The ‘<a href="...">’ component of that markup is “plain old” HTML that allows the text of Puteoli to be highlighted in a browser so that a user can follow the link to the Pleiades page. That is standard functionality on the world-wide web. It is the additional markup that makes the meaning of that link machine readable. In English, the semantics indicated here can be stated as, “ISAW Papers 3 makes reference to a location. That location is, in turn, defined at the webpage “”, and has the label “Puteoli” in the context of this article.” Similar markup for references appears in this article and in other ISAW Papers articles. For example, the first paragraph of A. McCollum’s note on Syriac geographic knowledge - accessible via “” - contains a reference to the scholar Gregory bar ‘Ebrāyā, with a definition of that individual provided by a link to Wikipedia.

And while the following is beyond the scope of this discussion, it should be noted that the link between Puteoli in this text and the Pleides URI is entered by hand. It is hoped, even assumed, that such named entity recognition will become more automated in the futuure.

RDFa and Triples

Fundamental to the design principles of ISAW Papers is that the markup used here conforms to an existing W3C standard, specifically “HTML+RDFa 1.1” (Sporny 2013), which is itself part of the RDFa 1.1 group of standards (Adida et al. 2013). For its part, “RDFa” is the second abbreviation given in the brief list of “main components” above. It stands for “Resource Description Format in Attributes.” As a very short description, RDFa allows discrete machine-readable statements to be embedded in XHTML. These statements are called “triples” and take the form of:

To summarize and repeat, the triples indicated by the markup drawn from Bransbourg (2012) read “ISAW Papers 3 references a Location” and further specifies that “The Location is defined at “”. Furthermore, these triples use publicly defined vocabularies. In the snippet above, “dcterms:references” indicates that ISAW Papers uses the vocabulary published by the “Dublin Core Metadata Initiative”. For a definition of the term “references” see “”.

It is not the goal of this discussion to provide a full explanation of RDFa or triples. But it is worth stressing the strategic goal that the use of RDFa forwards. To state that goal simply, ISAW Papers articles intends to represent links to stable resources in such a way that the meaning of those links can be read and used by automated agents. That progress towards this goal is actually being made is indicated by the ability of current tools to read and query the data inherent in the articles published to date. For example, the W3C tool titled, “RDFa 1.1 Distiller and Parser” and available at the time of writing this at “” will recognize the triples in “”. Readers can try this themselves by pasting the article’s URI into the W3C Distiller’s “URI:” field. Doing so will show a large number of links to stable resources. In particular, using any such tool to list the triples in that article will reveal machine readable information related to authorship and subject in addition to clear specification of links to geographic entities beyond Puteoli. Additionally, bibliographic information is shown to be specified using the BibliographicResource and bibliographicCitation terms of the Dublin Core.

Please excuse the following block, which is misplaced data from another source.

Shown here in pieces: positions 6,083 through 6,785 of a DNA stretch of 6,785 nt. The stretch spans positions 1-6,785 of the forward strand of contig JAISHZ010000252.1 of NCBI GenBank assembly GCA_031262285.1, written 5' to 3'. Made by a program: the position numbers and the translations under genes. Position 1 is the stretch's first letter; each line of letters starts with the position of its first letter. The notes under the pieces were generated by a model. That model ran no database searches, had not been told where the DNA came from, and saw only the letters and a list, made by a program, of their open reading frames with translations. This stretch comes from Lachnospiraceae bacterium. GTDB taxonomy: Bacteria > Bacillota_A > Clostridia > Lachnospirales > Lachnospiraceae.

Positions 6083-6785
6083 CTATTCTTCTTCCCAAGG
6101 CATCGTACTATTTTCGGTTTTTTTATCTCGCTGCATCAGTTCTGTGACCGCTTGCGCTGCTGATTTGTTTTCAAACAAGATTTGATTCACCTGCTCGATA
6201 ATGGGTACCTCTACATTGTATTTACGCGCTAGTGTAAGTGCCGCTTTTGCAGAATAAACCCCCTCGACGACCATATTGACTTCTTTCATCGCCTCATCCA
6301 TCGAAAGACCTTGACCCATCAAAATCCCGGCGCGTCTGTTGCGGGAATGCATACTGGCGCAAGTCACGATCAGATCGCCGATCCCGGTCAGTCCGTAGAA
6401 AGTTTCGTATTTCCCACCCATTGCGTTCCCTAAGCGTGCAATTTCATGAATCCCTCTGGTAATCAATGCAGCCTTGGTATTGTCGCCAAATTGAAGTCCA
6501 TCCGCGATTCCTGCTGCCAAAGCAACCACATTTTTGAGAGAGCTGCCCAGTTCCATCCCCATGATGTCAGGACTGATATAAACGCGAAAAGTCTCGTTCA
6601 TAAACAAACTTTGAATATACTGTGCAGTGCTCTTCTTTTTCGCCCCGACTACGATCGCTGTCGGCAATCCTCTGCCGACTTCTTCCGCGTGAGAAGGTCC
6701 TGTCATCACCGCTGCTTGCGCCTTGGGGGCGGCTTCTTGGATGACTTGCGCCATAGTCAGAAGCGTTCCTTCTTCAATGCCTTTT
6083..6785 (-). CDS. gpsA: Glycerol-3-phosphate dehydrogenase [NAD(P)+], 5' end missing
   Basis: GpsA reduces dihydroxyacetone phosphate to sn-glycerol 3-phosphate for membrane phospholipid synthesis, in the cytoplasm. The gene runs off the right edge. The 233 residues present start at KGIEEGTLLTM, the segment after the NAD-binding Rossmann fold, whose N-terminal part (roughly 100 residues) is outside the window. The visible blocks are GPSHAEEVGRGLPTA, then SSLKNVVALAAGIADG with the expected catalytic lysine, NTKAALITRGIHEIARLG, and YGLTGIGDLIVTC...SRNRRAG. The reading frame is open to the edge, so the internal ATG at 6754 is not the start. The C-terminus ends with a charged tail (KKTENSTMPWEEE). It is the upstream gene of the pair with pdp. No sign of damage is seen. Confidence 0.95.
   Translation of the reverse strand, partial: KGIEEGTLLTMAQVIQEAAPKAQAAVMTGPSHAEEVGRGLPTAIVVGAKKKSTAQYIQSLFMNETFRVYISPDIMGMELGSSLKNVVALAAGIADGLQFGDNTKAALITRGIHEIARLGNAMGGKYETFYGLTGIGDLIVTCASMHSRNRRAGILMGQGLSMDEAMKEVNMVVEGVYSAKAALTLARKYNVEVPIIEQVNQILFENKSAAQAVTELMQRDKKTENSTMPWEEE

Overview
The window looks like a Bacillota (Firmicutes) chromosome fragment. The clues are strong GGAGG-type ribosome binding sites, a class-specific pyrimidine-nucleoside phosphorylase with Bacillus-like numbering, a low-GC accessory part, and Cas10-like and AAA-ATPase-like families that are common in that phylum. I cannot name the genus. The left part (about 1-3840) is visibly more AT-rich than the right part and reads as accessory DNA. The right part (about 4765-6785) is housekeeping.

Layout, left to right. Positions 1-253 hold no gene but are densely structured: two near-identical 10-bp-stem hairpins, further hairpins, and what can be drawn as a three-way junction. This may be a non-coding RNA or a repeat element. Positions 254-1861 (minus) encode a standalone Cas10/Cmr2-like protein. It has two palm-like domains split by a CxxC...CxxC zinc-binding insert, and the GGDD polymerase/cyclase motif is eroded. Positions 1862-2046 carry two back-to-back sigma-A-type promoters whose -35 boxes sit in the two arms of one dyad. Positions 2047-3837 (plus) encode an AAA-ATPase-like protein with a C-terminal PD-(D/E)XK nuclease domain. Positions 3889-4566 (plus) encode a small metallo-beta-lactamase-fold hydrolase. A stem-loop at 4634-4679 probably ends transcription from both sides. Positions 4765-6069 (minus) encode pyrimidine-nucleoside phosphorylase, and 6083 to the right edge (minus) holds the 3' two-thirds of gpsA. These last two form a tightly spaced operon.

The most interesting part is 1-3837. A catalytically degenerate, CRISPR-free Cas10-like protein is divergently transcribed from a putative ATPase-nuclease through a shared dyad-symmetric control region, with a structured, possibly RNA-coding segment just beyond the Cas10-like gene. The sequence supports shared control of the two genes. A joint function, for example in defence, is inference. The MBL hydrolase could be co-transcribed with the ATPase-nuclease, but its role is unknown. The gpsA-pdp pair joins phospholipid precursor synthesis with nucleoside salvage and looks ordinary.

Issues in the Implementation of Linked Open Data

The word "towards" in the title of this contribution is intended to communicate to readers that the process of defining how ISAW Papers will implement LOD is not yet finished. Articles are available at stable URIs and do provide machine-readable links to other URIs. Nonetheless, this “Linked Open Data” has not reached a final form.

Keeping to the markup surrounding the reference to Puteoli in G. Bransbourg’s article, that was given as RDFa above, with the semantics of that RDFa “translated” into, admittedly stulted, English. Rendering that RDFa as turtle - another common format for commnuncating triples - gives the following excerpted sequence:

@prefix dcterms: <> .
@prefix rdf: <> .
@prefix rdfs: <> .

<> dcterms:references [
     a dcterms:Location;
     rdfs:isDefinedBy <>;
     rdfs:label "Puteoli"@en
   ] .

It is possible that no deep expertise in reading turtle is necessary for readers to see that this is an alternate rendering of the English, “ISAW Papers 3 makes reference to a location. That location is, in turn, defined at the webpage “”, and has the label “Puteoli” in the context of this article.” There are strengths here. No suggestion is made that the webpage is in fact the site of Puteoli. When you go to the page, you get information about the site, a “definition” as it were, which is why the predicate rdfs:isDefinedBy is used. And again, that a W3C sponsored tool can render the information in an ISAW Papers article is a demonstration of progress towards interoperability.